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Date of last update: 10/04/2017.

Forum Name: Neurology Topics

Question: 2-year Facial Weakness--Trifacial Nerve?

 rvanwag - Thu Mar 26, 2009 11:08 am

For the past two years, my face has abnormally tight and weak. Each morning and several times throughout the day, I stretch out my face (through literally putting my fingers in my mouth and stretching) to be able to communicate and express myself somewhat normally. It's nothing debilitating, but it has affected my ability to smile and talk like I used to. It has become extremely frustrating, especially since I am currently a business student and have many opportunities to network with professionals. I've been to many physicians, including a Neurologist, but nothing has provided relief (except for minor relief from Ibuprofen).

The only time in the last two years that this has completely gone away was when I got a root canal a couple months ago. I assume it was the shot of Dexamethasone and that it was close enough to the trifacial nerve to somehow make a difference (perhaps reduce some swelling in the region). For about three days after the root canal, the weakness just dissolved away and I was finally able to truly be myself. Unfortunately, after this effect wore off, my facial weakness returned.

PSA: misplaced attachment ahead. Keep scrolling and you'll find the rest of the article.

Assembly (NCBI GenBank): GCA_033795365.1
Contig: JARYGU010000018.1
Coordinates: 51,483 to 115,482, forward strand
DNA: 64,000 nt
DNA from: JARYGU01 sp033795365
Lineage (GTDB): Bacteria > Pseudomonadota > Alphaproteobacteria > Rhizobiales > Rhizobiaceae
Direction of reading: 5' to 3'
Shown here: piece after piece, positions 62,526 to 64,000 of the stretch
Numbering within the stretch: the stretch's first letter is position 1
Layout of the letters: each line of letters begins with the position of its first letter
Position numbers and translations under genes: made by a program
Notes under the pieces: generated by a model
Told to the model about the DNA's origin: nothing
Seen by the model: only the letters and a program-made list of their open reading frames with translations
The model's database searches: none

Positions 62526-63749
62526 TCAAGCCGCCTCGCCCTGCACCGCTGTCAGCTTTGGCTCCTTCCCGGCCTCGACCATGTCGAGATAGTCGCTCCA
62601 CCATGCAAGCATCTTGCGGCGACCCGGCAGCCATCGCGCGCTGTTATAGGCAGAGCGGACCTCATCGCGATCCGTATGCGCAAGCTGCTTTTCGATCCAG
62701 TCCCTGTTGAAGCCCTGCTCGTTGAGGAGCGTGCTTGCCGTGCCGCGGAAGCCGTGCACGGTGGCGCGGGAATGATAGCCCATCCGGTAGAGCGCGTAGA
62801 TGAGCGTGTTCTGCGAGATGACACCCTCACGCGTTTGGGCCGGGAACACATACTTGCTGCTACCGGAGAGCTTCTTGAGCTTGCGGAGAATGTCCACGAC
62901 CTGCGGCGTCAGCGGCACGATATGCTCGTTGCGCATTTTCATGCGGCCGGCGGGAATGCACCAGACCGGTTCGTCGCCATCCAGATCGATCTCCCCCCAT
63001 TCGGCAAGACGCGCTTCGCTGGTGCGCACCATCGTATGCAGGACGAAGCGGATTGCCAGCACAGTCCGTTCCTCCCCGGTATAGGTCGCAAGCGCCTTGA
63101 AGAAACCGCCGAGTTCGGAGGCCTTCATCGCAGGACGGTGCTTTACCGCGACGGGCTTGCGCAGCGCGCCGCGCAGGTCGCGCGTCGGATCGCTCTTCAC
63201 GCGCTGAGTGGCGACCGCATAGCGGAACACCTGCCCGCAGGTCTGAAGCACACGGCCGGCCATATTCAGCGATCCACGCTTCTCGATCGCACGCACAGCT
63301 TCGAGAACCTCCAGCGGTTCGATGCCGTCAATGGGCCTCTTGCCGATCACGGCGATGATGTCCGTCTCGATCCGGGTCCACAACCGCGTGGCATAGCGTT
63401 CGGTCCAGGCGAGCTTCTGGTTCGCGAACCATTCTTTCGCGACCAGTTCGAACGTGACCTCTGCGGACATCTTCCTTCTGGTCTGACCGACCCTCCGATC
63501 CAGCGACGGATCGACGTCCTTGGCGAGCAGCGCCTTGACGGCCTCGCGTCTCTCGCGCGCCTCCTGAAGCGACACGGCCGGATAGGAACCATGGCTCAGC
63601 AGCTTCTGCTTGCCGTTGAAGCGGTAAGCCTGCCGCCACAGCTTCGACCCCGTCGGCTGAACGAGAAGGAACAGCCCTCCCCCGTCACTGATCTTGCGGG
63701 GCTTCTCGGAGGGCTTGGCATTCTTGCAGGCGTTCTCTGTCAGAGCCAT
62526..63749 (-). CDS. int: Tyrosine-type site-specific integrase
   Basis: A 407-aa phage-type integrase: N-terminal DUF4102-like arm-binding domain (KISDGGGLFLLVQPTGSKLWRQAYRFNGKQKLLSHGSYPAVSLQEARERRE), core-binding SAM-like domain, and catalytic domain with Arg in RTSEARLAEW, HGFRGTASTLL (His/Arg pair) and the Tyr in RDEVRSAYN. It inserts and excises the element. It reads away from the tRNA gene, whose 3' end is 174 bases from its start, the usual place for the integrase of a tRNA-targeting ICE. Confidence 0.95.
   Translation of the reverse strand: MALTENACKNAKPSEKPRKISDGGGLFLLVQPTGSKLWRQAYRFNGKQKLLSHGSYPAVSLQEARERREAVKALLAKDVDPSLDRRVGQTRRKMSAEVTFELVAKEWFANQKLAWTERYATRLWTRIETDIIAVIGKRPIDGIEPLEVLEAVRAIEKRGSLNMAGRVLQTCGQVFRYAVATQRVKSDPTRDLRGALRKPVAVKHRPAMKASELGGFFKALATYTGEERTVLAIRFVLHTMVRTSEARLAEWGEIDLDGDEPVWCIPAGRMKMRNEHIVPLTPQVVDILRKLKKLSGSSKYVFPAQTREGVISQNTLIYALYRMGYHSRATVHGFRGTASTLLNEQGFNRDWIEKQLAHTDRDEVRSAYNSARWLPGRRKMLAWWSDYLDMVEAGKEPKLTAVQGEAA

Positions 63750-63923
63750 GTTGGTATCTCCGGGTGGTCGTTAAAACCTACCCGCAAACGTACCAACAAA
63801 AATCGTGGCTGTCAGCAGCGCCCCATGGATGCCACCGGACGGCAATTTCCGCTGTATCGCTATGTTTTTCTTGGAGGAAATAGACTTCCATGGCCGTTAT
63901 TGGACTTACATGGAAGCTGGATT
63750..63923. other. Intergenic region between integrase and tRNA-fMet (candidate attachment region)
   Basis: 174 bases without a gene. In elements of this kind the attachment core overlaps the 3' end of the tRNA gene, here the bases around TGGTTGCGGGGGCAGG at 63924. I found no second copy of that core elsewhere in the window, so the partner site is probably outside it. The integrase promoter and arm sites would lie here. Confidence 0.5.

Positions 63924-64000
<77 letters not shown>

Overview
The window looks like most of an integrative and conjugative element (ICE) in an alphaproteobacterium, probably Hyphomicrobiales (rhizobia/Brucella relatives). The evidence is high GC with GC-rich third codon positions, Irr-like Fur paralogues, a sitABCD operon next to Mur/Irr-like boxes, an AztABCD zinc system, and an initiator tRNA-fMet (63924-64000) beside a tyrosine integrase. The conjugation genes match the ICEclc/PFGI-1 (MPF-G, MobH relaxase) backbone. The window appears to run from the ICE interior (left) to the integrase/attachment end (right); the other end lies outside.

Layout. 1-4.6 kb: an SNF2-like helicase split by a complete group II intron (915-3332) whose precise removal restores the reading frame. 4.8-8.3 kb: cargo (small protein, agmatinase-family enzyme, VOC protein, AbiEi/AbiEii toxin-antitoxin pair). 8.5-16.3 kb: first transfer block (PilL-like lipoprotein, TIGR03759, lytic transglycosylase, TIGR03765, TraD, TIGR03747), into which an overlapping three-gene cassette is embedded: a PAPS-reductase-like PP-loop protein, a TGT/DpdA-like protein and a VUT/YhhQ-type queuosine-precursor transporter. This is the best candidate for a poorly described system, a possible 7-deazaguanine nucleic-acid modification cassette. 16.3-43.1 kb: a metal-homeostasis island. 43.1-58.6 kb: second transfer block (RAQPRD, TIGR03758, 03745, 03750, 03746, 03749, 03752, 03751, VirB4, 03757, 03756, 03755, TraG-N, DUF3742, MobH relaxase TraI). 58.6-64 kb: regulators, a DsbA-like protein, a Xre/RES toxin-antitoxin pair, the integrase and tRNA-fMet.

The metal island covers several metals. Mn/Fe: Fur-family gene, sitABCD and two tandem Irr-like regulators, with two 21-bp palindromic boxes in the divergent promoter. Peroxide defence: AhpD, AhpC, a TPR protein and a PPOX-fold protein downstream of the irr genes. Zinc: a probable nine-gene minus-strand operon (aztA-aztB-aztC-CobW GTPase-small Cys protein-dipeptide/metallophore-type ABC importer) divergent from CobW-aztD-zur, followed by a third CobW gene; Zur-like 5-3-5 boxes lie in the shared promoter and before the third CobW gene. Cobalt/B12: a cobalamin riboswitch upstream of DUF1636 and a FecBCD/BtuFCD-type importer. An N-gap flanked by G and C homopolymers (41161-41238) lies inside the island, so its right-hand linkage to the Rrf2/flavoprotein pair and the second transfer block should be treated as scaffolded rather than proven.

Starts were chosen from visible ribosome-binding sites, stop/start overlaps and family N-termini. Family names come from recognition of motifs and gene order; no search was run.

I'm wondering if you have any ideas as to what this might be. At this point, I'm open for anything.


 John Kenyon, CNA - Sat Mar 28, 2009 9:51 pm

User avatar Hi Ryan,

Since you've seen a neurologist, did he (or she) have you help test the nerve via performing (or attempting) facial movements such as frowning, puffing your cheeks or pursing the lipe and puffing? This sounds very much like Bell's palsy, which is a virally mediated inflammation of the facial nerve, especially the five major facial branches of VII cranial nerve and could cause this sort of problem. Also, did this appear spontaneously or insidiously?

Oddly, pseudo-Bell's palsy is often caused by in innacurrately place injection of local anesthetic by injection in the dentist's office, so your experience is almost paradoxical in that respect, but could provide a useful clue to a neurologist. It's clearly a neurological problem, certainly involves some branch or branches of the VII cranial nerve (the various parts that constitute the trifacial branch) and a neurologist should be able to at least diagnose if not cure this (although Bell's palsy usually does resolve on its own, I have seen a few cases with very long residual periods).

It will keep coming back to a neurological workup, because that's where it belongs. If your neurologist hasn't been helpful you may need to find a different doctor who is more interested. This can't be any fun, and it's gone on for quite a long time now.

I hope this is of some help to you. Good luck and please follow up with us here as needed.

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